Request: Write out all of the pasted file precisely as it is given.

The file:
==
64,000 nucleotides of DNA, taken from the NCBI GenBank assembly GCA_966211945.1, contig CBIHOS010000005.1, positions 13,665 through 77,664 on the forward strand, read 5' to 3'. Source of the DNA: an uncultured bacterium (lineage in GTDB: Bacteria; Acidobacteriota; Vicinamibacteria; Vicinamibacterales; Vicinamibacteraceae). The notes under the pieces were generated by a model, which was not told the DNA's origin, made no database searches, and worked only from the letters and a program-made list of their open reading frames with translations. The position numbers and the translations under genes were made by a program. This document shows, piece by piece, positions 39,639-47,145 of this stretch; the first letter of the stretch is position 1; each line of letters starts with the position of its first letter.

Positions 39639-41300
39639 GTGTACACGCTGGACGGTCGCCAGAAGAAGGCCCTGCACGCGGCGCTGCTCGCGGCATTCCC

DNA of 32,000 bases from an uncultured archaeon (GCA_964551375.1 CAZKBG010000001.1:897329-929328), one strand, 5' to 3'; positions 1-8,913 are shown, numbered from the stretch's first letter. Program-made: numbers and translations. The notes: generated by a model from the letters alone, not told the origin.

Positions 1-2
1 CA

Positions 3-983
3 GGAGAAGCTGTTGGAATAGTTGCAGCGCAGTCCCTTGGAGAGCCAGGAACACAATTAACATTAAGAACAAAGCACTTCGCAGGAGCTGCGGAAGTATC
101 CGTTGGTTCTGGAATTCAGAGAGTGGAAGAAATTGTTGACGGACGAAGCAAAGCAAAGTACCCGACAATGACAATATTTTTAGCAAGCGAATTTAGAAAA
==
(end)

64,000 nucleotides of DNA, taken from the NCBI GenBank assembly GCA_966211945.1, contig CBIHOS010000005.1, positions 13,665 through 77,664 on the forward strand, read 5' to 3'. Source of the DNA: an uncultured bacterium (lineage in GTDB: Bacteria; Acidobacteriota; Vicinamibacteria; Vicinamibacterales; Vicinamibacteraceae). The notes under the pieces were generated by a model, which was not told the DNA's origin, made no database searches, and worked only from the letters and a program-made list of their open reading frames with translations. The position numbers and the translations under genes were made by a program. This document shows, piece by piece, positions 39,639-47,145 of this stretch; the first letter of the stretch is position 1; each line of letters starts with the position of its first letter.

Positions 39639-41300
39639 GTGTACACGCTGGACGGTCGCCAGAAGAAGGCCCTGCACGCGGCGCTGCTCGCGGCATTCCC

DNA of 32,000 bases from an uncultured archaeon (GCA_964551375.1 CAZKBG010000001.1:897329-929328), one strand, 5' to 3'; positions 1-8,913 are shown, numbered from the stretch's first letter. Program-made: numbers and translations. The notes: generated by a model from the letters alone, not told the origin.

Positions 1-2
1 CA

Positions 3-983
3 GGAGAAGCTGTTGGAATAGTTGCAGCGCAGTCCCTTGGAGAGCCAGGAACACAATTAACATTAAGAACAAAGCACTTCGCAGGAGCTGCGGAAGTATC
101 CGTTGGTTCTGGAATTCAGAGAGTGGAAGAAATTGTTGACGGACGAAGCAAAGCAAAGTACCCGACAATGACAATATTTTTAGCAAGCGAATTTAGAAAA